Green farming gets boost as city consumers drawn to organic produces
12:00 AM, June 05, 2017 / LAST MODIFIED: 02:39 PM, June 05, 2017

World Environment Day

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Green farming gets boost as city consumers drawn to organic produces

The new farm technologies, introduced during the Green Revolution in the 60's, contributed a lot to boost production and feed the country's rising population.

Within several years, farmers and agriculturists noticed that modern technologies -- irrigated water, chemical fertilisers, pesticides and improved crop varieties -- adversely affected soil fertility, biodiversity and human health.

Use of excessive pesticide, hormones, preservatives and ripening agents in food in the last decade raised serious concerns over food safety.

“This has created a huge demand for organic food,” said Dr Nazim Uddin, coordinator of Bangladesh Organic Agriculture Network and also a farm scientist at Bangladesh Agricultural Research Institute (Bari).

Around 12,000 farmers produce organic food -- rice, oilseeds, honey, vegetables, meat, fish etc -- on some 7,000 hectares of land, which is only 0.19 percent of the country's total farmland. The number of organic farmers doubled in the last decade, Nazim Uddin told The Daily Star.

Producers and agriculturists said supply of organic food still lag far behind the demand.

“Though the prices of organic food are higher than inorganic items, consumers often complain of not getting organic food,” said Shaheen Khan, chief executive officer of Gemcon Food and Agricultural Products Ltd that runs supermarket chain Meena Bazar.

Farida Akhter, director of Ubinig, said the demand for organic food went up tenfold since 2009, and they failed to meet the soaring demand. Ubinig opened its organic food shop, Shashya Prabartana, in the capital in 2009.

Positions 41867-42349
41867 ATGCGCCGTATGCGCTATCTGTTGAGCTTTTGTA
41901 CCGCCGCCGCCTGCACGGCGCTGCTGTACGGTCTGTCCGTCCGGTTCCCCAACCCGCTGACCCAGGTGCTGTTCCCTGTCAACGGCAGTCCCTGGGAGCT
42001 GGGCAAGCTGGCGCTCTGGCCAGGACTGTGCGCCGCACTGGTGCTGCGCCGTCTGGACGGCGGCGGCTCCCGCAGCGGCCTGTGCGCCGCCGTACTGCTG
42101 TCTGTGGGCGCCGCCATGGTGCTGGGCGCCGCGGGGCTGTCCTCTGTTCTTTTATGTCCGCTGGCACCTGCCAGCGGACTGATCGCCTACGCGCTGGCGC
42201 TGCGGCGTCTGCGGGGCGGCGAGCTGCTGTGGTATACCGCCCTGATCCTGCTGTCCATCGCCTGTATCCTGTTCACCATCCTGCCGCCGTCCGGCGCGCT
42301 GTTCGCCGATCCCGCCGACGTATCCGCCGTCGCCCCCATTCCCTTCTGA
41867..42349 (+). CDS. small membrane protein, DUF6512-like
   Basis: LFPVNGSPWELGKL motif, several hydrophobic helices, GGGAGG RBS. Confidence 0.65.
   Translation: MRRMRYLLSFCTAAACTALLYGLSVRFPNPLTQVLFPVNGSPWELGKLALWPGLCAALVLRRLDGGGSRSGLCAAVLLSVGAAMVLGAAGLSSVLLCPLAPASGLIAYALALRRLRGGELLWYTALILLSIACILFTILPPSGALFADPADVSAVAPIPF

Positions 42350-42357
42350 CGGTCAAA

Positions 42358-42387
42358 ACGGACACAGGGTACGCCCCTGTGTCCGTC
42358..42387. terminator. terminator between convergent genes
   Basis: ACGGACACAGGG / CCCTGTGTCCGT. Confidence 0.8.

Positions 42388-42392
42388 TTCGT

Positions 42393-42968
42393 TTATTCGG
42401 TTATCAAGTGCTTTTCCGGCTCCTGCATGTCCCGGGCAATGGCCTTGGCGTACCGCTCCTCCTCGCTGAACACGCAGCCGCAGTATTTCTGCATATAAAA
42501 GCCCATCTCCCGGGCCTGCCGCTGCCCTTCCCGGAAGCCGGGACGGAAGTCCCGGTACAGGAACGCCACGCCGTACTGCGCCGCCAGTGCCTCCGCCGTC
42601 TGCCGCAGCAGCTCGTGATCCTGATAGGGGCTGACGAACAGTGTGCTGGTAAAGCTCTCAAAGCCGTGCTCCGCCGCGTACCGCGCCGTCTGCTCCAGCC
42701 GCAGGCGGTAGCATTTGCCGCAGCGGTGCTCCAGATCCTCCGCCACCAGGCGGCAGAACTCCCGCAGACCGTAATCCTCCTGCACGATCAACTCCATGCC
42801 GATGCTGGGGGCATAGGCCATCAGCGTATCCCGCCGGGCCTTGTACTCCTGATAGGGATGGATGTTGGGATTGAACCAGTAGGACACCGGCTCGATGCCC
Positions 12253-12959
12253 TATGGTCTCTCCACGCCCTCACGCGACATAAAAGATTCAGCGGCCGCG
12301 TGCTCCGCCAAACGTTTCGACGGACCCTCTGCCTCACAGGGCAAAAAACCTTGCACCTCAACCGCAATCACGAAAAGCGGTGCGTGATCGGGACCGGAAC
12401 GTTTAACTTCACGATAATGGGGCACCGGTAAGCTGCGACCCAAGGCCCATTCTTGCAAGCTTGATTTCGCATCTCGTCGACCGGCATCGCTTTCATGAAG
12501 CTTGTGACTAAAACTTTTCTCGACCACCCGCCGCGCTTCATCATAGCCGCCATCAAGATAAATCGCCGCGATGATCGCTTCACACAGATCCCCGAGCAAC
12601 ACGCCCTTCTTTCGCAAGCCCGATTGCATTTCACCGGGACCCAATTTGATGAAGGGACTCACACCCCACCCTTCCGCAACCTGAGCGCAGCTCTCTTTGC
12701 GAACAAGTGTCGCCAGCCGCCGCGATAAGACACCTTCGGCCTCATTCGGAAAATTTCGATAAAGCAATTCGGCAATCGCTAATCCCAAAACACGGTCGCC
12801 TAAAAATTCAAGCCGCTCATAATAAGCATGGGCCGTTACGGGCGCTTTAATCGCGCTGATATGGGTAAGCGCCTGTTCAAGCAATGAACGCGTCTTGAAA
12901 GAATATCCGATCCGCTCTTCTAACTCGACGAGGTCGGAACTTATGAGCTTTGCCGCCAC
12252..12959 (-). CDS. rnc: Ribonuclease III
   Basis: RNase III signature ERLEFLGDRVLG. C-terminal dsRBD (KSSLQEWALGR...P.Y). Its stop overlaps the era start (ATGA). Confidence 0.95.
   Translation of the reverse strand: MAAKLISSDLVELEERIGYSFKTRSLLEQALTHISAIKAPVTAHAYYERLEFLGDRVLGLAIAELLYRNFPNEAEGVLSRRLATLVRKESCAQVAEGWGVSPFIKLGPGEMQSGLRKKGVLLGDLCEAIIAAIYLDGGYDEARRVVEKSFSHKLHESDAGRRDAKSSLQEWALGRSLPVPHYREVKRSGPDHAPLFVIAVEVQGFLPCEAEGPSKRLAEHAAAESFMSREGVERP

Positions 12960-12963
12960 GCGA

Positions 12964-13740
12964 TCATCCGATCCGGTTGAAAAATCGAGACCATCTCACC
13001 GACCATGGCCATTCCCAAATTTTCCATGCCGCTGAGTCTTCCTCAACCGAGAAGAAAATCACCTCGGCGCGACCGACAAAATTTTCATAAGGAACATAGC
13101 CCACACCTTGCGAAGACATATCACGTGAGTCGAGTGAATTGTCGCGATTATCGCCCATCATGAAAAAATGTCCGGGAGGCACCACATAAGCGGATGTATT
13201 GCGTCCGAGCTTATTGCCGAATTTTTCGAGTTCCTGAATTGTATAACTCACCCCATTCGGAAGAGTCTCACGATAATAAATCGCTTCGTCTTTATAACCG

Nazim Uddin said farmland soil is composed of 17 nutrients and five percent of organic materials. However, excessive use of chemical fertilisers causes depletion of these natural elements in soil. 

Organic materials in Bangladesh's soil came down to around 1 percent from 5 percent, while chemicals used in land leach into nearby water bodies and underground, polluting the environment, he added.

Use of pesticides and herbicides kills many soil microbes as well as insects and animals like dragonflies, frogs that eat up harmful pests and earthworms. The chemicals get into the food chain, causing serious damages to human health, the Bari scientist told this correspondent.

According to him, vermicompost, cow dung and rotten crop plants or leaves, used in organic farming, enrich soil. 

Ubinig Director Farida said modern farming promotes monoculture, which extracts nutrients from soil, but organic farming contributes to multi-cropping. For example, if mustard oil, radish and maize are grown on a piece of land at the same time, their combined residues will make up good natural fertiliser for soil.

If crops were grown without using chemical fertilisers and pesticides, birds and beneficial insects would be in the fields to eat up the harmful insects, making it a natural pest control mechanism, Farida added.

These factors inspired many people to go for organic farming in Bangladesh, she said.